How to Build a Solid Shooting Position

A perfect hunter does not exist, but we can all push ourselves to be as proficient and skilled as possible. We are always learning to be better hunters, and it takes a lifetime of study to become masters. That’s why several members of the Stone Glacier team recently took part in a shooting course with Modern Day Sniper. The goal was not to learn how to shoot an animal at 1,000 yards. Our goal was to learn new skills, refine technique, and maybe even break some bad habits so we can become as skilled with our rifles as possible.

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Phillip Velayo is a former U.S. Marine Corps Scout Sniper Instructor and an instructor with Modern Day Sniper. He provided our team with both a visual  from which to build a stable shooting position from as well as a shooter’s checklist. We’ll dive into both here.

Shooting Position Triangle

When building a shooting position, always keep three things in mind. First, achieve comfort. If you’re not comfortable you will not shoot accurately. Second, establish a stable rest. And lastly, you need recoil control. For any one of these three elements, if you focus too much on one, the others will suffer. For instance, a standing shot might be the most comfortable, but stability and recoil control are going to be compromised. Balance is key.

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Shooter’s Checklist

When building your shooting position, keep these six things in mind. Don’t try to do more than one at a time, especially when you’re learning. Your brain can only effectively process one at a time.

1) Ground the Rifle

Point your rifle toward the target and build upon whatever is in contact with the rifle and the ground. That might be a tripod, bipod, rock, backpack, etc. This seems elementary, but it’s going to be the foundation upon which you build the rest of your position.

2) Body Position

Once you’ve grounded your rifle, then settle in. This step involves a number of other factors including, rifle-to-shoulder connection, grip, center of gravity, etc. For now, just focus on being comfortable in your set up.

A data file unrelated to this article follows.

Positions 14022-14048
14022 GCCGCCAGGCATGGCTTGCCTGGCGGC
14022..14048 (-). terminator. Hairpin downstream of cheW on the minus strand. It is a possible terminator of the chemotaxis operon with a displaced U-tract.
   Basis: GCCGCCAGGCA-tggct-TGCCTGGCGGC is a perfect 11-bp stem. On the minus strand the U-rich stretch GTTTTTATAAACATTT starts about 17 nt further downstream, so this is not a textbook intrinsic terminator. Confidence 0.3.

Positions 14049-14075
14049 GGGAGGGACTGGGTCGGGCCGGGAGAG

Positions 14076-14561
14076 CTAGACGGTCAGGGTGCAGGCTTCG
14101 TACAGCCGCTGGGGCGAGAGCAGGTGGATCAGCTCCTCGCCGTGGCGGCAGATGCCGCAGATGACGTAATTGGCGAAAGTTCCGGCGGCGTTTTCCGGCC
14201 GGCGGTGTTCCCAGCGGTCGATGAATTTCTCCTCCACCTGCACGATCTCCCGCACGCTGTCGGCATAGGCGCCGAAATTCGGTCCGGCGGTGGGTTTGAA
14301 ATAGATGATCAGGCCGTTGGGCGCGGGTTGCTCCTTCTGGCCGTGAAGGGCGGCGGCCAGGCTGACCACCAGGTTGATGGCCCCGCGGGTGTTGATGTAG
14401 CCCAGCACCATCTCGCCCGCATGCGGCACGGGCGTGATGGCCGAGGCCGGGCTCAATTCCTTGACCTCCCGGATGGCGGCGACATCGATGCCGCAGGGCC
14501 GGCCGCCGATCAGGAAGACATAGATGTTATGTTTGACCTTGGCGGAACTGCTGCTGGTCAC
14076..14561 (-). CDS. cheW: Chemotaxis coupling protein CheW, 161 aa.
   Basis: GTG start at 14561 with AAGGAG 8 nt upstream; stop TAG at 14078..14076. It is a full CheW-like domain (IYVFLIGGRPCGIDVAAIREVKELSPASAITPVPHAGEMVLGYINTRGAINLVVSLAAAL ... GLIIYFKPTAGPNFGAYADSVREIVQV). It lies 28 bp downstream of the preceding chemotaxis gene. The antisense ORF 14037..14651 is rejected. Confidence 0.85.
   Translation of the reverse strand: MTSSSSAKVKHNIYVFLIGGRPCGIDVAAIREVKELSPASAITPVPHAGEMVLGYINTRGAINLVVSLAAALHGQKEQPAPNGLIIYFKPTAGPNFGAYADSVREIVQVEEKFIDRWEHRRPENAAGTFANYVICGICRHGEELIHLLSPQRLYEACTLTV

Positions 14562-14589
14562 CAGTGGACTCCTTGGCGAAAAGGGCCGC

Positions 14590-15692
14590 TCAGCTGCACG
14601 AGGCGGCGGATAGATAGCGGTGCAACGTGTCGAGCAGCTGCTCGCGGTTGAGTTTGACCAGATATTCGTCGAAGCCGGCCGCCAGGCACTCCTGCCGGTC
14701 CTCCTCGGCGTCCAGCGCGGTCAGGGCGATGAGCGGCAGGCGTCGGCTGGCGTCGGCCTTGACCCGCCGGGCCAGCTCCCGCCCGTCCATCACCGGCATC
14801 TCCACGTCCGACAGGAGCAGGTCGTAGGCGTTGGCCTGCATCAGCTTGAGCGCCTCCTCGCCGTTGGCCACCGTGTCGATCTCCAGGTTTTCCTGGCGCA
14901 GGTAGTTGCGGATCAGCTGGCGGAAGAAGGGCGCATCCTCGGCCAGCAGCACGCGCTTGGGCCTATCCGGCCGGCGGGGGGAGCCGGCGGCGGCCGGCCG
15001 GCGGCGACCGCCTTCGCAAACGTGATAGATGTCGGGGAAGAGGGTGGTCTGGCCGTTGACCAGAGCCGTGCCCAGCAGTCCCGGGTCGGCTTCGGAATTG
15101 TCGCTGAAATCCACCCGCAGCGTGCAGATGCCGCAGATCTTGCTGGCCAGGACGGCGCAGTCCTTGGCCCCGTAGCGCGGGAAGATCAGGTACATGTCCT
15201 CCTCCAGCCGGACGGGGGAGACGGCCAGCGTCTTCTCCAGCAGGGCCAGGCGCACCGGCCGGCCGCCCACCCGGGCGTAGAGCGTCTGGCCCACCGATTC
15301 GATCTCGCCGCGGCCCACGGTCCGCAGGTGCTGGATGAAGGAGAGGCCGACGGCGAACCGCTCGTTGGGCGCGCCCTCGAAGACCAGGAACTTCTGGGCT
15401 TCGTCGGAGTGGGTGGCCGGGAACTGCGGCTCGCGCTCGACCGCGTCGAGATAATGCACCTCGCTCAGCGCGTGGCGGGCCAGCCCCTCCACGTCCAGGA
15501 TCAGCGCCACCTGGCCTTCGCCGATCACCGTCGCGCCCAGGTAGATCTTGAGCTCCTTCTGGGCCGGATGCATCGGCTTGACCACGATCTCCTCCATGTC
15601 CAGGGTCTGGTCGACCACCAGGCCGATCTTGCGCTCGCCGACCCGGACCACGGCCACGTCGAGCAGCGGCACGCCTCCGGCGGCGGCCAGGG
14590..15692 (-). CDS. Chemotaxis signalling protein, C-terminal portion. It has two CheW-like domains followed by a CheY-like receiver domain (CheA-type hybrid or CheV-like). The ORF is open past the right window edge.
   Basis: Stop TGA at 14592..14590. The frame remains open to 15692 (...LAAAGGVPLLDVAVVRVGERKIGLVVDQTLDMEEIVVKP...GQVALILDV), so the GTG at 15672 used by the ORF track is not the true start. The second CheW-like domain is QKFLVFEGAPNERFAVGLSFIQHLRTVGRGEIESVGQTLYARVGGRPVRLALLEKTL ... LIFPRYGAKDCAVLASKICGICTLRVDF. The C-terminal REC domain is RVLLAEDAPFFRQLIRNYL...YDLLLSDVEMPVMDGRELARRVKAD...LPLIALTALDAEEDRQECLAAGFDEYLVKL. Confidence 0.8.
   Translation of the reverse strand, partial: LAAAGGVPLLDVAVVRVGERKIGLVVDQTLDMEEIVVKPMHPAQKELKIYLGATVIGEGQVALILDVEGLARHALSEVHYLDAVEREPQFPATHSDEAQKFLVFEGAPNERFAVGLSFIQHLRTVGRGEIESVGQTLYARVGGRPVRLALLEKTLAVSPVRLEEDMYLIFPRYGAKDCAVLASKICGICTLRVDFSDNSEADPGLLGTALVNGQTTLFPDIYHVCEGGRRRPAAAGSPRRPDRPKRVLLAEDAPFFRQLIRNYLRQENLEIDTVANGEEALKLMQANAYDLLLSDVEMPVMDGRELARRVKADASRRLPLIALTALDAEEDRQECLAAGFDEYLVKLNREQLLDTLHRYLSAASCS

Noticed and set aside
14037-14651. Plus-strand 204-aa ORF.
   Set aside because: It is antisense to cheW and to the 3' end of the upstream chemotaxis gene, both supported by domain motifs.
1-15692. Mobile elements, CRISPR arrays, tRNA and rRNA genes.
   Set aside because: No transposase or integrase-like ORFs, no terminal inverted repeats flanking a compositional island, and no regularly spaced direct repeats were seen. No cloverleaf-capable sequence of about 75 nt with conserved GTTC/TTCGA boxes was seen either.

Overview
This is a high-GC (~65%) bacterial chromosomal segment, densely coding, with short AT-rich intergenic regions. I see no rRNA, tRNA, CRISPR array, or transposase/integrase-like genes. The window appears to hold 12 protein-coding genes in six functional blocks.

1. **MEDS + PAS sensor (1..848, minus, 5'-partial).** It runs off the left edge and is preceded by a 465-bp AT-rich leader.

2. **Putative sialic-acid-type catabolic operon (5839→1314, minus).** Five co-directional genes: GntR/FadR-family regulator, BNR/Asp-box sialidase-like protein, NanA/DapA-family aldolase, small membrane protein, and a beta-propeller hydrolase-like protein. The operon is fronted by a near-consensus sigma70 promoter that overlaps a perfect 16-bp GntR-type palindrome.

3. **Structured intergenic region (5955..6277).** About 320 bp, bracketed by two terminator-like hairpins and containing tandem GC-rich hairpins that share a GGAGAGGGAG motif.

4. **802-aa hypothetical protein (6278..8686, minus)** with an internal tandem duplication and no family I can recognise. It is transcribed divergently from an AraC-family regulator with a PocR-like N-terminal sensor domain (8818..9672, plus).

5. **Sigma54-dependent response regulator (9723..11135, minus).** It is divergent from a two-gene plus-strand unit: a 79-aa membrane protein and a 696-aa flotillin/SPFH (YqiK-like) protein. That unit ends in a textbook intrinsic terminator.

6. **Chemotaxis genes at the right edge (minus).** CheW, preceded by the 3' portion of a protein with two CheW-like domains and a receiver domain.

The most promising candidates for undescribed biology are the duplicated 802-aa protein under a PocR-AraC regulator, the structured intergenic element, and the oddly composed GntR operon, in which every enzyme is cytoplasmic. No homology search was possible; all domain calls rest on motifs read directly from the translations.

3) Aiming Process

Now that you’re comfortably lined up on your target, take aim. Center the target in your sight and make sure that you can clearly see the target downrange. There should be no shadows in your scope. It’s okay to have a little target wobble in a confined space within your target area. If your scope is swirling in a figure eight and you’re tempted to time the shot, don’t shoot. Avoid timing the shot by tightening up your wobble zone.

4) Firing Controls 

Relax, control your breath, and watch the sight settle. Next, focus on practicing complete trigger control. When you’re ready to fire, press the trigger straight through with consistent pressure until the rifle breaks. Think of it as drawing a straight line from the trigger to your nose.

5) Follow-Through and Recover (Post-Shot)

After you press the trigger, you will get hit with recoil. You must recover quickly to see your shot downrange. This is called dwell time, which will be longer for those shooting a 300 Win Mag versus someone shooting a 6.5 Creedmoor. Reducing dwell time is key to getting proper shot feedback.

6) Feedback

After the shot, keep everything as still as possible to see bullet impact. Don’t even reach for the bolt because that will distract you from focusing on where your bullet went downrange. Velayo calls it “milking the follow-through.” Once you determine impact, then reach for the bolt and reacquire the target in your scope.

Last, Velayo emphasizes that our brain can only effectively think about one thing at a time. Don’t try to do it all at once and don’t worry about multiple things at the same time. 

We’ll be posting more great educational content from Modern Day Sniper in the future, so stay tuned. 

Read more from Modern Day Sniper here.